My Turn: The New Hampshire voter’s dilemma

For the Monitor
Published: 9/14/2020 6:20:03 AM

To vote for our hopes and best intentions or to vote for a lesser vision which a majority is ready to support, or more narrowly, to just vote for what is in our short-term self-interest: These debates were in my mind and in my discussions with friends about the choice of Democratic candidates for governor this past Tuesday.

Both Dan Feltes and Andru Volinsky have records that show they have worked for better health, education, housing, environment, and equality. The outstanding difference is that Volinsky proposes that we choose to find a way to share the cost of providing those possibilities for everyone who lives in New Hampshire. He worked to compel us to live up to our state constitution by sharing the cost of providing equally adequate public education for everyone.

The majority of us said no, we want good education for our own children; other towns can work out their own plan. Similar sentiments won out in housing and the battle continues in health care equality.

Talking with friends, I said I thought an income tax would be the fairest way to share the cost of services. The counter argument was that in other states, when broad-based taxes were introduced, the overall tax per resident went up.

If the number of uninsured people went down and the support for education in poor towns went up, are we willing to pay higher taxes? As my friends and I are retiring, collecting Social Security and pulling money from savings and investments, are we less willing to support a capital gains tax, which we used to think of as a tax on rich people, not us? I realize that it is an easy time for me to accept an income tax, now that I have very little taxable income, but I also voted for Mark Fernald in 2002 when he dared not to take “The Pledge.” His defeat suggests that a vote for Feltes makes sense unless you think New Hampshire has changed. This is how I hear “Live Free or Die” used, though it can have other meanings.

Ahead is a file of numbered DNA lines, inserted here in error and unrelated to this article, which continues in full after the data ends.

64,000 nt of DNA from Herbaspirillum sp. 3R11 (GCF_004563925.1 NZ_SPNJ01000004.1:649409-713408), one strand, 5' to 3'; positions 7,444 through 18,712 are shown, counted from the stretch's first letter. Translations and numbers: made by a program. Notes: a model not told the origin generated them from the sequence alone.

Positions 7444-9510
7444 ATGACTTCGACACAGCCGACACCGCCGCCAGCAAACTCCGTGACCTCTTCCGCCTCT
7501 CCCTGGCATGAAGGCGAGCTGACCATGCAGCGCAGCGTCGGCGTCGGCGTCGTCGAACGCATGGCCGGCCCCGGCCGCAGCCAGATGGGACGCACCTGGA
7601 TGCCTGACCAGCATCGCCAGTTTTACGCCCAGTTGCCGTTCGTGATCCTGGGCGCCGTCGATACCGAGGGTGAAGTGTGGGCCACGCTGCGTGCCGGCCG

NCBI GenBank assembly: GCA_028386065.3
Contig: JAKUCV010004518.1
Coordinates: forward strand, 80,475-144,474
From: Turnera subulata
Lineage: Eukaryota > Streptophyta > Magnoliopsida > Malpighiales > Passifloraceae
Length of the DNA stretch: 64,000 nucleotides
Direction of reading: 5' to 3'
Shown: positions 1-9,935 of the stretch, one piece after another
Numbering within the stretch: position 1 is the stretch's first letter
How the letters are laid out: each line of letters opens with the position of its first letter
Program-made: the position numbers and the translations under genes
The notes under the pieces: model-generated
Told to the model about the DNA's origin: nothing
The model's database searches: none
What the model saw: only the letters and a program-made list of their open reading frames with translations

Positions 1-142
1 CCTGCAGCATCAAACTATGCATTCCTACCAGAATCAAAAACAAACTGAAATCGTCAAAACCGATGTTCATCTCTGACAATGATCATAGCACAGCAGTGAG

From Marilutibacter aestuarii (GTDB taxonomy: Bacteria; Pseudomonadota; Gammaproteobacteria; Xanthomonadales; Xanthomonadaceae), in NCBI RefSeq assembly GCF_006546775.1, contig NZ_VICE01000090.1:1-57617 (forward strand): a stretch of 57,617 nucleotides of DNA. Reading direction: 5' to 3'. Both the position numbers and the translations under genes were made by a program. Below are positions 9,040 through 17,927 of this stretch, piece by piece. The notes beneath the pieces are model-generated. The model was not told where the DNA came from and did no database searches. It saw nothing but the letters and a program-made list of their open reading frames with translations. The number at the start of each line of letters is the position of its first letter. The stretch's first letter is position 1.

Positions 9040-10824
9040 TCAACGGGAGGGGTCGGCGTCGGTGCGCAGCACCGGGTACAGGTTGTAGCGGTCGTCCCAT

When thinking about our own spending on ourselves, we don’t say, a better vehicle and replacing the roof before it leaks will raise our annual spending so we will do without. We consider what we can afford to spend and what we can afford to postpone. When considering whether to help less fortunate people, a majority of us decide to pay for things we want and need before paying to help others who are struggling. This is how I hear the phrase “Live Free or Die” used, though it can have other meanings.

Many other nations and some states have chosen to do more to ensure that everyone has basic food, shelter, health care, and education. There can be fewer people in prison, health outcomes can be better with less overall cost, more people can have training to do useful work, and there can be fewer hungry people.

I think we can develop sensible ways to improve the lives of everyone and we will be included. I hope for the time when a majority will try that path.

(David Erikson lives in Weare.)




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